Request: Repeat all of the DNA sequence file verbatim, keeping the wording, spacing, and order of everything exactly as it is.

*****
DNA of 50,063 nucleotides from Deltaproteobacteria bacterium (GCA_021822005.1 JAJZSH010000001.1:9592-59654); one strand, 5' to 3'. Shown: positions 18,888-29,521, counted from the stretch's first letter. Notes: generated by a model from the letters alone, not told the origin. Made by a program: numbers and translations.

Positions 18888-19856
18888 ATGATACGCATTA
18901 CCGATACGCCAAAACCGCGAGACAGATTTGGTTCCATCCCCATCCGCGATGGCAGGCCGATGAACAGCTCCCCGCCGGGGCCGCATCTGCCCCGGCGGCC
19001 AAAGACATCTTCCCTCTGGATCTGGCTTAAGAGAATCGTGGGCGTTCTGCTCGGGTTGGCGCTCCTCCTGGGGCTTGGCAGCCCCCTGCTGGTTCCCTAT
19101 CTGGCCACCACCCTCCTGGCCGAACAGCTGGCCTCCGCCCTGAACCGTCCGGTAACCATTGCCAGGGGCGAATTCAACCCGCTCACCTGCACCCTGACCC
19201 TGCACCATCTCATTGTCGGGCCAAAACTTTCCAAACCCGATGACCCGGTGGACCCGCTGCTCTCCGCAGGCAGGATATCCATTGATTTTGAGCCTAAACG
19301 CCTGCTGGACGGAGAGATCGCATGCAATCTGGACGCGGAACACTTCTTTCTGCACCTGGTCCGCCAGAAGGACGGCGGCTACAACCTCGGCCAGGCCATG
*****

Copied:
DNA of 50,063 nucleotides from Deltaproteobacteria bacterium (GCA_021822005.1 JAJZSH010000001.1:9592-59654); one strand, 5' to 3'. Shown: positions 18,888-29,521, counted from the stretch's first letter. Notes: generated by a model from the letters alone, not told the origin. Made by a program: numbers and translations.

Positions 18888-19856
18888 ATGATACGCATTA
18901 CCGATACGCCAAAACCGCGAGACAGATTTGGTTCCATCCCCATCCGCGATGGCAGGCCGATGAACAGCTCCCCGCCGGGGCCGCATCTGCCCCGGCGGCC
19001 AAAGACATCTTCCCTCTGGATCTGGCTTAAGAGAATCGTGGGCGTTCTGCTCGGGTTGGCGCTCCTCCTGGGGCTTGGCAGCCCCCTGCTGGTTCCCTAT
19101 CTGGCCACCACCCTCCTGGCCGAACAGCTGGCCTCCGCCCTGAACCGTCCGGTAACCATTGCCAGGGGCGAATTCAACCCGCTCACCTGCACCCTGACCC
19201 TGCACCATCTCATTGTCGGGCCAAAACTTTCCAAACCCGATGACCCGGTGGACCCGCTGCTCTCCGCAGGCAGGATATCCATTGATTTTGAGCCTAAACG
19301 CCTGCTGGACGGAGAGATCGCATGCAATCTGGACGCGGAACACTTCTTTCTGCACCTGGTCCGCCAGAAGGACGGCGGCTACAACCTCGGCCAGGCCATG